'Small Axe' review: The agonies and ecstasies of Black British lives
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'Small Axe' review: The agonies and ecstasies of Black British lives
Director Steve McQueen in London, Oct. 22, 2020. McQueen is debuting not one, but five films about various aspects of London’s West Indian community, set between the late 1960s and the mid-1980s, airing in the U.S. as an anthology series on Amazon Prime Video. Ana Cuba/The New York Times.

by Jeannette Catsoulis

NEW YORK (NYT NEWS SERVICE).- When British filmmaker Steve McQueen conceived the five films he collectively named “Small Axe,” he could not have foreseen the drastically disrupted world into which they would be released — a world that could shift, and perhaps intensify, the impact with which they would land.

Narratively diverse but thematically intertwined, the anthology (beginning with “Mangrove” last month and continuing on Amazon with new releases through next week) shines a sociopolitical spotlight on London’s West Indian community from the mid-1960s to the ’80s. These are McQueen’s people: Born in 1969 to Caribbean parents who were among those invited to settle in Britain after World War II, he has woven his own memories and family stories into a vibrant tapestry of immigrant dignity and determination.

In the process, he forces a reckoning with the racism and systemic discrimination of the period that feels long overdue, one that pushes his characters to act in ways as varied as their circumstances. In “Education” (Dec. 18), set in the 1970s, a smart, stargazing 12-year-old named Kingsley (Kenyah Sandy) scores poorly on a culturally biased IQ test and is transferred to a so-called special school. Unaware of an infamous report that had designated West Indian children as educationally subnormal, Kingsley’s proud, hardworking mother (a very fine Sharlene Whyte), is initially reluctant to believe that her son is a victim of segregation.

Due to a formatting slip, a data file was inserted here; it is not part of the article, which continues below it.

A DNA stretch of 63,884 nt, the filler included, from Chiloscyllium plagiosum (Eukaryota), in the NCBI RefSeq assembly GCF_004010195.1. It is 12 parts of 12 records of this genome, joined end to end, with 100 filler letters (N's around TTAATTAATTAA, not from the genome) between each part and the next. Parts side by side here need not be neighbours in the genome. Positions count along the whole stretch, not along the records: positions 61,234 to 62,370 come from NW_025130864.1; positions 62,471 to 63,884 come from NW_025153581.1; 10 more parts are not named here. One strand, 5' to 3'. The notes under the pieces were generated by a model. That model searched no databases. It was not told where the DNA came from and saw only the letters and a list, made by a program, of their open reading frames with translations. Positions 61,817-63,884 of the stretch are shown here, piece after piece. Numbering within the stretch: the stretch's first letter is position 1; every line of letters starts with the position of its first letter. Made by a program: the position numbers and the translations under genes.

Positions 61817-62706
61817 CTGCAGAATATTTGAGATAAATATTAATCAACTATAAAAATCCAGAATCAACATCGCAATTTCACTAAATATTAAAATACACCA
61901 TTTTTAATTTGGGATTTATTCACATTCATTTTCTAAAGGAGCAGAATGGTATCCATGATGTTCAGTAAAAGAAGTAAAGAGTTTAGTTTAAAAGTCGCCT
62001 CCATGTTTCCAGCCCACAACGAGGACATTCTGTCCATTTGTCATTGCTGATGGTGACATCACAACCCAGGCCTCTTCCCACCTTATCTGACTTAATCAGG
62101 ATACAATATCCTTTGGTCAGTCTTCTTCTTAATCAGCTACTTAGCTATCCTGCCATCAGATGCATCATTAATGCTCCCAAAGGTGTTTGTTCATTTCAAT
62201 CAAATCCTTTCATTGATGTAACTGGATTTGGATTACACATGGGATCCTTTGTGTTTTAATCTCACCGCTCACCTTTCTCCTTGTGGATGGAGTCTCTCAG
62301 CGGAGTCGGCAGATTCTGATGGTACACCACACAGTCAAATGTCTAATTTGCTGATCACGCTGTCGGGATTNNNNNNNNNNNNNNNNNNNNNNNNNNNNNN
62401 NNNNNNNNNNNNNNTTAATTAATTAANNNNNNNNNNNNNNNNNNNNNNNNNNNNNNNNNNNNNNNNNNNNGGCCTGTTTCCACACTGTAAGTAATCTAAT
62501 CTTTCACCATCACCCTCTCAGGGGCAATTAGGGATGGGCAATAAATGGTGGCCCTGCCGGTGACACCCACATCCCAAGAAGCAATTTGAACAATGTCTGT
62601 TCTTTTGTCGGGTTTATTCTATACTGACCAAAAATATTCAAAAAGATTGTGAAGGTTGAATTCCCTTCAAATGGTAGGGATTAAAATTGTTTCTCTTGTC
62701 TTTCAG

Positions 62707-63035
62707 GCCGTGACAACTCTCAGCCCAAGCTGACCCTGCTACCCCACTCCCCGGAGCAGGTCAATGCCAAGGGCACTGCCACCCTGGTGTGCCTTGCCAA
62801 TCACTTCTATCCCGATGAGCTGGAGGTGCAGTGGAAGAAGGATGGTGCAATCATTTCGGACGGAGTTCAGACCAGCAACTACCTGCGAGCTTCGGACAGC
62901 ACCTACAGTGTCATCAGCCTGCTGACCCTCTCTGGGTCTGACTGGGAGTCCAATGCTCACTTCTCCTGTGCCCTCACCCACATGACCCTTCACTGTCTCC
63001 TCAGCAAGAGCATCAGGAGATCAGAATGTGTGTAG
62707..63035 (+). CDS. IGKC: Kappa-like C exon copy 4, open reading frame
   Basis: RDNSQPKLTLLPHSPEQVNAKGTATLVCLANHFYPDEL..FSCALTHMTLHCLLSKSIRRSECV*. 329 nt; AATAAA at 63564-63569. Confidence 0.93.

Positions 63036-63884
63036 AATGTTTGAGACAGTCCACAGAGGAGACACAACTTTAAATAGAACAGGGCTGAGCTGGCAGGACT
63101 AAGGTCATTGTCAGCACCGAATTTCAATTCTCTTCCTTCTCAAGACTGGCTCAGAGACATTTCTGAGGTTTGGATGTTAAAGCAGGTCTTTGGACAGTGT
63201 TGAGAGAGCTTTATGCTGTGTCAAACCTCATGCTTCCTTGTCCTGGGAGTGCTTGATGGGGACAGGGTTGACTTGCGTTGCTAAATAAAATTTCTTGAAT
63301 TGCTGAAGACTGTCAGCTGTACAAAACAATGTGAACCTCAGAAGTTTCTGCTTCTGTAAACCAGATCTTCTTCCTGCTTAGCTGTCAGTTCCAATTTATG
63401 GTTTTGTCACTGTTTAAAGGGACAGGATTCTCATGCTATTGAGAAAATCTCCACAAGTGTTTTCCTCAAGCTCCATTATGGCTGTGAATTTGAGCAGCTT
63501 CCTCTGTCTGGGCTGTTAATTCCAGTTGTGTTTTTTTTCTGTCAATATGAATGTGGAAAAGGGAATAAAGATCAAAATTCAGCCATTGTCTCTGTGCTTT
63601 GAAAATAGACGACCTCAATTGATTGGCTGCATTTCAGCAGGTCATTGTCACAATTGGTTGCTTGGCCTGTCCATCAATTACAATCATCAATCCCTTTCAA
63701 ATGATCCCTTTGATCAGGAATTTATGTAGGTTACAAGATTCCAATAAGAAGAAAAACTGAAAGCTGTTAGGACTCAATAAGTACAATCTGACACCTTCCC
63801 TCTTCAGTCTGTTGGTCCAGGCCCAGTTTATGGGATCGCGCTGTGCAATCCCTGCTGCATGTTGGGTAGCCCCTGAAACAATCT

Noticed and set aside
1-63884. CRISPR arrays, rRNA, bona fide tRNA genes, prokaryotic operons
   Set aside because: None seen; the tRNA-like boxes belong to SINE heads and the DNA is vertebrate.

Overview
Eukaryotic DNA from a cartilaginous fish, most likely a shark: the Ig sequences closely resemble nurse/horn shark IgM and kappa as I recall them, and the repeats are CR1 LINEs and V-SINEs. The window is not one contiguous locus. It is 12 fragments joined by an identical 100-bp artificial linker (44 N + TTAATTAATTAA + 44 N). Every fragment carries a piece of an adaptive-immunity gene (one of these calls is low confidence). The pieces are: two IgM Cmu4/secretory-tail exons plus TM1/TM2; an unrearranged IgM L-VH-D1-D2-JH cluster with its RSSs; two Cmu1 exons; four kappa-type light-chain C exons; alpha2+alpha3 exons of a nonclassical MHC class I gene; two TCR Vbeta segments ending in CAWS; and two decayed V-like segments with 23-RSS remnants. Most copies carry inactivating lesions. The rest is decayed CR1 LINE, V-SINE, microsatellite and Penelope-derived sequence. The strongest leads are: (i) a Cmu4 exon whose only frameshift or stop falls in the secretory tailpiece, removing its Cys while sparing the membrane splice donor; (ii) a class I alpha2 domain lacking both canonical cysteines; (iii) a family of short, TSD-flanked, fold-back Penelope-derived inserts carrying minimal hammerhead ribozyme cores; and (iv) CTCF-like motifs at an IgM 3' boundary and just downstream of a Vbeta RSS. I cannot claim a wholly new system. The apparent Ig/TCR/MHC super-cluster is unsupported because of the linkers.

Her discovery of a network of Saturday schools run by Black parents and teachers proves transformative, and McQueen, who attended one of these schools, uses this small, hopeful story to illustrate how one generation, by means of an ingenious workaround to bigotry, fought to secure the future of the next.

Also fighting, but in a very different way, is the title character of “Alex Wheatle” (Friday), engagingly played as an adult by Sheyi Cole. A true story about the making of a writer and the dawning of a political consciousness, this gut punch of a movie follows the parentless Wheatle from a mostly white group home to a hostel in the South London district of Brixton and then to prison for his participation in the Brixton riot of April 1981. That multiracial uprising against myriad injustices churns through the center of a film in which violence and stillness alternate with queasy regularity.

More than once, we see Wheatle stunned and bound, a repeated victim of institutional abuse. He doesn’t fully understand his mistreatment: Unable to view himself as African — “I’m from Surrey!” he insists to an amused Black barber — Wheatle belongs nowhere. Anxious and asthmatic, he’s unable to relax around the rambunctious Jamaican family of his new friend, Dennis (Jonathan Jules), finding solace in reggae music. But not until he’s schooled in Black history by Simeon, a dreadlocked cellmate (a terrific Robbie Gee), do the scattered pieces of his identity begin to slide into place. Dennis might teach him how to dress and move, but Simeon teaches him how to be.